Print e-Commerce Marches On, How Can You take Advantage of Online Print Growth?

Submitted by ryan.mcabee on November 29, 2018
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Click-click-click… that’s the sound of the increasing amount of e-commerce activity in the printing industry (especially during the holidays). Today’s consumers love having the ability to customize, and even personalize, printed products online whenever and wherever they choose. Thanks to the proliferation of digital printing technologies, the number of products within consumers’ reach is simply remarkable. Everything from personalized clothing to home décor and photo products can be customized and ordered online. In industry lingo, this is a trend toward mass customization.

Businesses are jumping onto the e-commerce bandwagon, too. Online design tools dropped into controlled and branded web storefronts enable business users to customize materials to local markets and tastes while maintaining compliance and brand controls. With capabilities like these in high demand, online design tools (e.g., Chili Publish and Silicon Publishing) are expected to demonstrate a compound annual growth rate (CAGR) of 16.4% between 2017 and 2021. Businesses can also set ordering, monetary limits, and thresholds in the storefronts to save more money.

e-Commerce Continues to Grow

Based on government NAICS data and the percentage of work that U.S.-based PSPs say is being ordered online, Keypoint Intelligence – InfoTrends projects that the U.S. e-commerce industry will demonstrate a CAGR of 5.2% between 2016 and 2021, reaching $48 billion by 2021. Meanwhile, the value of shipments ordered offline will decrease at a CAGR of -6.0% during the same timeframe. Some of the e-commerce value has been consolidated by large online print service providers like Vistaprint. The majority, as mirrored by the number and size of industry establishments, is generated by a high number of PSPs that are generating far less online sales and shipments.

Figure 1: Online and Offline Print Industry Shipment Value (U.S.)

Bar Graph 1

PSPs expect the growth in print ordered online to continue. Although the adoption of web-to-print solutions hovers at about 64% in the U.S., only about 22% of PSPs’ print volume originated online in 2018. There is plenty of runway to increase the amount of print ordered online, and this starts with extending online ordering to every customer. Many PSPs, especially those that are focused on the B2B market, only create online shops for their top customers. These efforts should expand out to most customers, and all PSPs should consider developing an open storefront as part of their primary website.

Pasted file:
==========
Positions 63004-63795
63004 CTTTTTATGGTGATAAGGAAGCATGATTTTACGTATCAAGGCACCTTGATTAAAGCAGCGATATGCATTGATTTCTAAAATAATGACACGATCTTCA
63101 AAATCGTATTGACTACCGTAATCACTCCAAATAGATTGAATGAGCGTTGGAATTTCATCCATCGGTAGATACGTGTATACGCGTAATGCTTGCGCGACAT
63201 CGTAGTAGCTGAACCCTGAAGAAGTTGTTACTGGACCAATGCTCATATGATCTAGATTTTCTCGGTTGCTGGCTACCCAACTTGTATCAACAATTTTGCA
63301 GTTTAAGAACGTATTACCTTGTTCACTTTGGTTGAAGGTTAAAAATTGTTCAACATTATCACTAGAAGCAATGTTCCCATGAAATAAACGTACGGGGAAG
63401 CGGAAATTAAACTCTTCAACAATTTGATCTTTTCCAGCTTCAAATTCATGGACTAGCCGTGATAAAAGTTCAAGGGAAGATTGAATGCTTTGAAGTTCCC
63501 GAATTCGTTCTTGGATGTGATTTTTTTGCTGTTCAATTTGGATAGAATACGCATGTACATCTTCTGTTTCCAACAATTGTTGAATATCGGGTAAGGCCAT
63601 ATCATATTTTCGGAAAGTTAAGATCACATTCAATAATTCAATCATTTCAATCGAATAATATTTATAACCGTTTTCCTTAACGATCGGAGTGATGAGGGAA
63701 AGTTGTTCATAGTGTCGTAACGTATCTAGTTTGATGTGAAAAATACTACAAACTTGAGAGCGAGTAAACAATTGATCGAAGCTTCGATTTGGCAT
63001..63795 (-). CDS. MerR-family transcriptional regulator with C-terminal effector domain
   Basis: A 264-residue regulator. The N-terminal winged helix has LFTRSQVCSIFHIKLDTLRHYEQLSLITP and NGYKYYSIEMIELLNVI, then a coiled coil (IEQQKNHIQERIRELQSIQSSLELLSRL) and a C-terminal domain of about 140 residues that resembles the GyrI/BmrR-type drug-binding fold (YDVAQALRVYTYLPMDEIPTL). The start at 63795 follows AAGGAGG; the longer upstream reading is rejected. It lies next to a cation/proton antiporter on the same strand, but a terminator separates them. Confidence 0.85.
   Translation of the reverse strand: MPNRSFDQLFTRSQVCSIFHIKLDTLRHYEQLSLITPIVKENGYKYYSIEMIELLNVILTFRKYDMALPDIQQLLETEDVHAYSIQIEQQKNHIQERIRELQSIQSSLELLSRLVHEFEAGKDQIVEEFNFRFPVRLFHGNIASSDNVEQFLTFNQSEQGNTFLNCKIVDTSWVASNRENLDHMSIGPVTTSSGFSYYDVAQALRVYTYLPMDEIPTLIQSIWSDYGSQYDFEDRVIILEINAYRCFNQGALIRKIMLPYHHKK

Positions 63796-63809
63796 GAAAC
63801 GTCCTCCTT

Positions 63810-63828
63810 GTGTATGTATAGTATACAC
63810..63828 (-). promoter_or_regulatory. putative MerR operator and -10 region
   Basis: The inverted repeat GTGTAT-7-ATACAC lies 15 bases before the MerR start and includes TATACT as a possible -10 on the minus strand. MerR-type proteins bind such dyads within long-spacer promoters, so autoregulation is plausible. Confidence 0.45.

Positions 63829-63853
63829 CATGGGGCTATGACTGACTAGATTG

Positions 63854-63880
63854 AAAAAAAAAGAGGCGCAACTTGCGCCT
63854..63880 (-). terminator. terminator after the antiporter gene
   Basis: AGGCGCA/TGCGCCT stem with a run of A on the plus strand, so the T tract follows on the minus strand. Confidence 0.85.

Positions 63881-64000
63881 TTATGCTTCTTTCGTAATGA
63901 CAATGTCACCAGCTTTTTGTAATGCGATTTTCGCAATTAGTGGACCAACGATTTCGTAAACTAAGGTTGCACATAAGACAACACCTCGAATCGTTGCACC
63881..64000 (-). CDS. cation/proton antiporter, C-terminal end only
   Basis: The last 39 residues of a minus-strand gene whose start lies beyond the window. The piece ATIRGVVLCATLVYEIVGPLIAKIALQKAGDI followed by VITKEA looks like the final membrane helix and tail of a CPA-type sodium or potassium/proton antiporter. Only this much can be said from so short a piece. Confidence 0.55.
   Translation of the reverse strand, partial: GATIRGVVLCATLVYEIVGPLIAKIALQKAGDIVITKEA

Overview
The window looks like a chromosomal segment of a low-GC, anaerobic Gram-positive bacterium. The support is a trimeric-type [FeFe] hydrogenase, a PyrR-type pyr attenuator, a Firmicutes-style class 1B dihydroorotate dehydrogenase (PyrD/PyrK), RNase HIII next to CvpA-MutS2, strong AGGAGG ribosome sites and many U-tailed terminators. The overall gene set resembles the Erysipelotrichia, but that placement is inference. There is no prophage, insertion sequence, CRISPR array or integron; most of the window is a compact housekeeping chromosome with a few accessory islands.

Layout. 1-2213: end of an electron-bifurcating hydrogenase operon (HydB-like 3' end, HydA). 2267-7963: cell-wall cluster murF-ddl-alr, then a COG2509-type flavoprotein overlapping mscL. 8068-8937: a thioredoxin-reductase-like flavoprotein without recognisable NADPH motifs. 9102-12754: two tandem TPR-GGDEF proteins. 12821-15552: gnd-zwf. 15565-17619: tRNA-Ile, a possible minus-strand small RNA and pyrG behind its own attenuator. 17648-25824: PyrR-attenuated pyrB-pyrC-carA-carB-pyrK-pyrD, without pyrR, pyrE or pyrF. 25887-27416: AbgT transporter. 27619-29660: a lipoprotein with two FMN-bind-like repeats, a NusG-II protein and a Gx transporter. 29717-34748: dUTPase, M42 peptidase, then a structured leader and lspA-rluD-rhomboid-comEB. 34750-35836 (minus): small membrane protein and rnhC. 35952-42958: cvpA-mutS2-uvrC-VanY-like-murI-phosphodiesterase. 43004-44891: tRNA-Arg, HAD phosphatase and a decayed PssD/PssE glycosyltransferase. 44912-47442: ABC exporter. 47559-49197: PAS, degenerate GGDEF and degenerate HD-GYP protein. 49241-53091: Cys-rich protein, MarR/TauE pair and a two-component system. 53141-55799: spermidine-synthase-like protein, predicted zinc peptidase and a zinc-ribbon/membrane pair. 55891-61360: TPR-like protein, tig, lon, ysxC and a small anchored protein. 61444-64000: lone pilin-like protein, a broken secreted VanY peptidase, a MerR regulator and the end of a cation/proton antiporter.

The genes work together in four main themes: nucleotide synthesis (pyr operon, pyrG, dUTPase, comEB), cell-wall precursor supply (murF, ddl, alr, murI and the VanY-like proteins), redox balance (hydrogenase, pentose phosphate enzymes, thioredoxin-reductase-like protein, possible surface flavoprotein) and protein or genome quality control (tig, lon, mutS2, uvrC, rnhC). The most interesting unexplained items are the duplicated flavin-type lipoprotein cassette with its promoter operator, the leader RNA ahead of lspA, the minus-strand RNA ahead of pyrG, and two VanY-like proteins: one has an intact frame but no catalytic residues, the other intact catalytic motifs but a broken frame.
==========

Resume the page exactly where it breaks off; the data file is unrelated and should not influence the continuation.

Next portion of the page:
Figure 2: Print Volume that Originates Online

Bar Graph 2

It’s Not Too Late

For businesses that have yet to adopt a web-to-print or e-commerce solution, there are still opportunities to capitalize on the growth that online print is currently experiencing. Become a fulfilment arm for online print customization platforms that have global growth targets. Platforms from Cimpress, Gelato, and InkRouter consolidate online print orders from various sources and route those through a network of approved print providers so the work can be produced closest to the point of shipment. These platforms take a percentage of the revenue to supply the technology and order volume, then pass the rest to the PSP to print and fulfill.

Regardless of the path that today’s PSPs take, there are customers to reach and money to be made from selling print online. Customers will increasingly expect more from the experience, including the ability to customize a multitude of products, a simplified ordering experience, and update notifications. Smart print shops will move to offer these capabilities or partner with companies that have already built a platform for doing so.

Ryan McAbee is the Director for Keypoint Intelligence – InfoTrends' Production Workflow Consulting Service, which helps vendors define their future through consulting, market analysis, research and forecasting. He also works directly with print service providers to improve their operations through workflow audits, based on Workflow Journey Mapping and the Digital Transformation Model of Print Workflows. If you want to continue this conversation, Ryan would  love to hear from you! Reach out to him via @mbossed on Twitter, on LinkedIn, or at